The following article is by Mr Koon Yew Yin and appeared in The Malaysian Insider July 11, 2009.
Koon Yew Yin is a 76-year-old chartered civil engineer and was one of the founders of IJM Corp Bhd. He was also secretary-general of Master Builders Malaysia for nine years and a member of the Board of Engineers Malaysia and Sirim. Now he is proclaimed to be fully retired. And there is even a scholarship for higher education students setup under his name Koon Yew Yin Scholarship.
It is my opinion that all Malaysians should read what he has to say. And knowing (purportedly) blog readers, long articles turn them off. I am splitting his article into 6 parts and hopefully you can and will take the time to read them all.
JULY 11 – There is a boy I know who scored 10 A1s. His mother is a primary school teacher and Andrew has two younger brothers. His father, a civil servant, had already passed on by the time the son sat SPM in 2006.
Armed with his excellent result, Andrew applied for a scholarship to study mechanical engineering. The government rejected his application. Petronas rejected his application too. Can you imagine how disappointed and frustrated he was?
As soon as I learned of Andrew’s difficulty, I offered him financial assistance to do accountancy in Utar. He has been scoring top marks in every exam to earn a scholarship from the university. Although Andrew is now exempted from paying fees, I still bank him RM400 a month to cover cost of living.
I have given assistance and allowances to more than 40 poor students to study in Utar in Kampar, Perak. Andrew is typical of their calibre; he prefers to get what is his due on merit, and his university has seen fit to waive his fees.
On my part, I expect nothing from those that I’ve supported except for them in future to help young people in similar circumstances, and to hope that they will all stay back in Malaysia so that they can lend their talents to building up our nation.
There are others with deeper pockets who have extended a helping hand to our youngsters. One of them offers the cost of school and exam fees, hostel accommodation, RM5,800 a year for expenses, RM1,200 settling-in allowance, and transport/air ticket. Furthermore, the recipient is not bonded. In other words, the giver asks for nothing back.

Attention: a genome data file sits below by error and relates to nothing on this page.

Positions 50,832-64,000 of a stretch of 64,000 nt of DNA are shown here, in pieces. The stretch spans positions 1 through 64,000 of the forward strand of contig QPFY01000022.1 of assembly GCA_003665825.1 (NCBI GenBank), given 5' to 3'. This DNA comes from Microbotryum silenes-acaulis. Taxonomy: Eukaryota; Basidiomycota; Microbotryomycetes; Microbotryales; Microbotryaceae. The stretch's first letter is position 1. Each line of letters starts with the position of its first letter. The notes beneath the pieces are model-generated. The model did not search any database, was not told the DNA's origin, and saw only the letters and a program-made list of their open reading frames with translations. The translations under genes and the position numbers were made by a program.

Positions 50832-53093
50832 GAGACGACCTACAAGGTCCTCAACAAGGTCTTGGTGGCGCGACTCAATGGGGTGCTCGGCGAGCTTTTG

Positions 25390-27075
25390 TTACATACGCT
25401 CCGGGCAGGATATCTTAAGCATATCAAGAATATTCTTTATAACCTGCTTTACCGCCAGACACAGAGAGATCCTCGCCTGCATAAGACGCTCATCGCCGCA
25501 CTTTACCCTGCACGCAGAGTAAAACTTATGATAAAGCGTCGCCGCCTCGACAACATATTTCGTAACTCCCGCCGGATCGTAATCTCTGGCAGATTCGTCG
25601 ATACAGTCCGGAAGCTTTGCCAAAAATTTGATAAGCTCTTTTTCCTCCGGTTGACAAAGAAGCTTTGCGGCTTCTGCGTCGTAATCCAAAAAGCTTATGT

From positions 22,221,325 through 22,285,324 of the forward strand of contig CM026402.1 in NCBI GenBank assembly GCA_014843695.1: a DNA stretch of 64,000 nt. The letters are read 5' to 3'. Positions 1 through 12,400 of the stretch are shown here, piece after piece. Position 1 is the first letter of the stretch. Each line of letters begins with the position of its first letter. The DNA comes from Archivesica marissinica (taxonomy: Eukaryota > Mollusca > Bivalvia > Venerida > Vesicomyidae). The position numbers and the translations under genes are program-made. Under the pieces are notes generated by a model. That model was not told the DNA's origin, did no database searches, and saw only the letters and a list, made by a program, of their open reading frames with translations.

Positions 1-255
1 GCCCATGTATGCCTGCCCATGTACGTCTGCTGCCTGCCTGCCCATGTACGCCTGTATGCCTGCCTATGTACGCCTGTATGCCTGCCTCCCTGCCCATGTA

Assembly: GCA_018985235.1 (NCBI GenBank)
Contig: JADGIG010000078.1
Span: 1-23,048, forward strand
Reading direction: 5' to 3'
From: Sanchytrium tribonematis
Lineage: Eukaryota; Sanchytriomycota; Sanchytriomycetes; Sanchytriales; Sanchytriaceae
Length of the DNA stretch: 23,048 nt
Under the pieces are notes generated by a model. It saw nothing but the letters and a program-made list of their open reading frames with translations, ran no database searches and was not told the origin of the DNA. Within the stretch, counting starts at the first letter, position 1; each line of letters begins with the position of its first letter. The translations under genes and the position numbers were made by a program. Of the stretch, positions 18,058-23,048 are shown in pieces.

I’m talking about the pre-university Asean scholarship extended to Malaysians by ‘the little red dot’ Singapore.
Of course, Singapore is not doing it for purely altruistic reasons. The country is giving these much coveted Asean scholarships to build up her national bank of talent.
Some Malaysians accuse them of ‘poaching’ the creme de la creme of our youngsters. I don’t look at it as poaching. Their far-sighted government is doing it in their national interest.
And why not? Singapore can afford it. It has three times our GDP per capita. On another comparative note, the GDP per capita of Taiwan and South Korea are 2.5 times and double ours respectively. Before the NEP’s introduction in 1970, the four countries were at parity.
The big question is why are we surrendering our assets which Malaysian parents have nurtured but the state neglected?
Tens of thousands of young Malaysians have left our shores on the Asean scholarship. I am not sure if Singapore is willing to give out the figure.
But I am pretty sure the Malaysian authorities do not give two hoots about this, whatever number they may have arrived at. If they do, there seems to be no policy change to stem the outflow.
Malaysia is optimistically indifferent to the continuous brain drain, little caring that it is detrimental to our aspiration of becoming a developed country (I hate to say this) like Singapore.
Should you want to read the whole article at one go, this is the link.